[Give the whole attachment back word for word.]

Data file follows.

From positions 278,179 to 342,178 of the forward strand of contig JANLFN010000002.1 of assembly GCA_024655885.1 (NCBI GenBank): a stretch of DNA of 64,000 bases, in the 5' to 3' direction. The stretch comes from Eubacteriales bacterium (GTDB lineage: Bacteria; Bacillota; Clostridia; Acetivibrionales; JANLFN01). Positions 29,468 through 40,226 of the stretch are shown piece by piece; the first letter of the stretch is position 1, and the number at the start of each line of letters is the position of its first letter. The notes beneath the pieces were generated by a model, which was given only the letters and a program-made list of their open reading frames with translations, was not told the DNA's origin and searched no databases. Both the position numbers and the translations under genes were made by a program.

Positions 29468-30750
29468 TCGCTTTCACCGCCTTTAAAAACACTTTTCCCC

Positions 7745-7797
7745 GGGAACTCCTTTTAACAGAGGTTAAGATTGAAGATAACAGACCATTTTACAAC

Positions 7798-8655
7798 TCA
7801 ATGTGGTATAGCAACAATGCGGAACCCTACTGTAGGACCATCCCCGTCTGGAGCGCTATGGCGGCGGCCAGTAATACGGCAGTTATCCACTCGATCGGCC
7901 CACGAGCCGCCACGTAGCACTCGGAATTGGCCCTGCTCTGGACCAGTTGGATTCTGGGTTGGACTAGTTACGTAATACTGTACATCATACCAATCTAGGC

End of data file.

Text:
From positions 278,179 to 342,178 of the forward strand of contig JANLFN010000002.1 of assembly GCA_024655885.1 (NCBI GenBank): a stretch of DNA of 64,000 bases, in the 5' to 3' direction. The stretch comes from Eubacteriales bacterium (GTDB lineage: Bacteria; Bacillota; Clostridia; Acetivibrionales; JANLFN01). Positions 29,468 through 40,226 of the stretch are shown piece by piece; the first letter of the stretch is position 1, and the number at the start of each line of letters is the position of its first letter. The notes beneath the pieces were generated by a model, which was given only the letters and a program-made list of their open reading frames with translations, was not told the DNA's origin and searched no databases. Both the position numbers and the translations under genes were made by a program.

Positions 29468-30750
29468 TCGCTTTCACCGCCTTTAAAAACACTTTTCCCC

Positions 7745-7797
7745 GGGAACTCCTTTTAACAGAGGTTAAGATTGAAGATAACAGACCATTTTACAAC

Positions 7798-8655
7798 TCA
7801 ATGTGGTATAGCAACAATGCGGAACCCTACTGTAGGACCATCCCCGTCTGGAGCGCTATGGCGGCGGCCAGTAATACGGCAGTTATCCACTCGATCGGCC
7901 CACGAGCCGCCACGTAGCACTCGGAATTGGCCCTGCTCTGGACCAGTTGGATTCTGGGTTGGACTAGTTACGTAATACTGTACATCATACCAATCTAGGC